3 years ago

Fourteen Year Follow-up of Randomized Clinical Trials of Active Robotic-Assisted Total Hip Arthroplasty

Active robotic total hip replacement has been used clinically for over 20 years, but long-term results have never been studied. The aims of this study are to determine whether active robotic total hip replacement improves clinical outcomes and results in fewer revisions over a long-term follow-up. Methods Patients from two US FDA clinical trials (1994-1998, 2001-2006) who had undergone total hip replacement using either an active robotic system or a traditional manual technique were examined to determine if any differences existed in radiographic analysis and patient pain and function using the UCLA, VAS, HSQ pain, HSQ Role Physical, HSQ Physical Functioning, Harris Pain scores, and the Total WOMAC scores at mean follow-up of 14 years. Results The ROBODOC group had statistically significantly higher HSQ Pain and Harris Pain scores and lower WOMAC scores. There was no statistically significant difference in probability of a revision for wear between the groups (χ2= 1.80. p = 0.179) and no revisions for loosening in either group. Conclusions Prior studies have demonstrated improved implant fit and alignment with the use of this active robot system. This long-term study now shows no failures for stem loosening at mean follow-up of 14 years and small but potentially important improvements in clinical outcomes in the robot group.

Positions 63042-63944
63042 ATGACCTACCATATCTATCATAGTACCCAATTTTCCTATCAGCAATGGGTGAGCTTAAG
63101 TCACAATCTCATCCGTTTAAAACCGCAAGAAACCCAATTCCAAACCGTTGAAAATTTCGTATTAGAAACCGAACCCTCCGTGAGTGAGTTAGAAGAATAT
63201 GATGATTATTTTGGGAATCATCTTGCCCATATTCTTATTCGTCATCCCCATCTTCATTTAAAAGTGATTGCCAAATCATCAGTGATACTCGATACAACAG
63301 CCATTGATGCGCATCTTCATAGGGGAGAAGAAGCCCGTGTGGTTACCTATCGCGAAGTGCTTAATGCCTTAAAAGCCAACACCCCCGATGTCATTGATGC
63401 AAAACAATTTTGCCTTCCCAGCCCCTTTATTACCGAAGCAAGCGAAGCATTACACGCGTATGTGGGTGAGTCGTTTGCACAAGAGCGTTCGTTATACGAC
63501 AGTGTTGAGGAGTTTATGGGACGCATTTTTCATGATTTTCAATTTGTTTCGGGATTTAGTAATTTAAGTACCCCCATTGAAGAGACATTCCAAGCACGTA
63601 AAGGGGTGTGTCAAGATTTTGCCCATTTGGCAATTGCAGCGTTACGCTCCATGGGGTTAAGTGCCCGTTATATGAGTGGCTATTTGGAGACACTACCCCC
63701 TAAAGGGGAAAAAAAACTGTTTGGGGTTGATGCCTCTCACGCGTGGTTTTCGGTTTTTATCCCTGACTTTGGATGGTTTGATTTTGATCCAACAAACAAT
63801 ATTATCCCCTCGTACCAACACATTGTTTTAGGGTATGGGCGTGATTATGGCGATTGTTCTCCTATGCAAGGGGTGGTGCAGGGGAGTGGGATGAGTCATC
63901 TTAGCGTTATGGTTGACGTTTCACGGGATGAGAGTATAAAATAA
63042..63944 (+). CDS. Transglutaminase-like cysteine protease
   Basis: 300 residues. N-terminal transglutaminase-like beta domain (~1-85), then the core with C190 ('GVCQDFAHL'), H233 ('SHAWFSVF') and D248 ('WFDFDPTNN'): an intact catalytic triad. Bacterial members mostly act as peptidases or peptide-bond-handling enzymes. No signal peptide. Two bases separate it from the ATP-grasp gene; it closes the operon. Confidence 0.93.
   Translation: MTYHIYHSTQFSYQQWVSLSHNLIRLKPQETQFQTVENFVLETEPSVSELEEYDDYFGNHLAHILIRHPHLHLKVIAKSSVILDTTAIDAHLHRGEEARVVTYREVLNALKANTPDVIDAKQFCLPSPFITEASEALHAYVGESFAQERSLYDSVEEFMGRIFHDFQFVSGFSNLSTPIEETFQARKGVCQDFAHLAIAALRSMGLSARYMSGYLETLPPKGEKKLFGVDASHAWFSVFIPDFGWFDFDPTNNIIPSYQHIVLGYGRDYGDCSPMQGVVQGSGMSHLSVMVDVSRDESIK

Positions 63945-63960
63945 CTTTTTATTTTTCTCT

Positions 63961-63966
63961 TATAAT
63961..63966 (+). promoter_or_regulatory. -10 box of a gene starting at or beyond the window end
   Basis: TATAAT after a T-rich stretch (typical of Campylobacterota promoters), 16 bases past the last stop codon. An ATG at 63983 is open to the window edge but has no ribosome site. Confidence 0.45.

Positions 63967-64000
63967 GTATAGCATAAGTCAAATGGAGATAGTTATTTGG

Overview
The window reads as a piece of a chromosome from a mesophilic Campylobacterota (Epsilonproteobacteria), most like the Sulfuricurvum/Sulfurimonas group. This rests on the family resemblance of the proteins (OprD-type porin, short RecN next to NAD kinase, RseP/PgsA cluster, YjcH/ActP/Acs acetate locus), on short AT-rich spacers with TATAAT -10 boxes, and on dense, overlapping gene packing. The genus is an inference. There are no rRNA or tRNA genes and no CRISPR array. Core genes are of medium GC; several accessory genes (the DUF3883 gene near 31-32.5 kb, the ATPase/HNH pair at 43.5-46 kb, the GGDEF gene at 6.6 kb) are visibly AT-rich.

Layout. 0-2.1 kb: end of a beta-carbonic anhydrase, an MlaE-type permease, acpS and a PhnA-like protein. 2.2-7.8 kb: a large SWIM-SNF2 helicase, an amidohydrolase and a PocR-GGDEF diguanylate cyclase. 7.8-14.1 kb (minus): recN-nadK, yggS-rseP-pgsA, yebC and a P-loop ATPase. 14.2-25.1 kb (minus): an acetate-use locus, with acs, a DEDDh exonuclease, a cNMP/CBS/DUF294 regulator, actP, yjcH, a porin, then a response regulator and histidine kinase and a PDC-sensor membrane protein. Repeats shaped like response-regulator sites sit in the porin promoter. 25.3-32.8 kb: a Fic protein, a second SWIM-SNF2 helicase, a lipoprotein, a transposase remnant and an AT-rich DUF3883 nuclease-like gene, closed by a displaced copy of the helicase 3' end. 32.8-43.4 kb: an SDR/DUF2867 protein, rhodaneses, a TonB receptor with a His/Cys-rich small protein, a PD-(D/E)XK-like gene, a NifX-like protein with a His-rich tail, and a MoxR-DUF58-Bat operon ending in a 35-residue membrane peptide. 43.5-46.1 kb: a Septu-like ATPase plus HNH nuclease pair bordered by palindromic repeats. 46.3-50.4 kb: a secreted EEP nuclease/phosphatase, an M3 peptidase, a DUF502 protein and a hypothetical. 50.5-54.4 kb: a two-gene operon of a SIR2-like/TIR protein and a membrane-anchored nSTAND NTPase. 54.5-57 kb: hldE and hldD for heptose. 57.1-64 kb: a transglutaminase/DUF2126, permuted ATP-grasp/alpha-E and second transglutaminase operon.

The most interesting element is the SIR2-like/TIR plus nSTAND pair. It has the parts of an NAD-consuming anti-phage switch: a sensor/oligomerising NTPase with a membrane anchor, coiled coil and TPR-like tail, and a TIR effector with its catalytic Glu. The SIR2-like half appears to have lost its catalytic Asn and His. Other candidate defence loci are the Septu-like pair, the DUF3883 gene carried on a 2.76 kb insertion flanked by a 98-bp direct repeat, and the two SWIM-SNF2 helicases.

Publisher URL: www.sciencedirect.com/science

DOI: S0883540317308744

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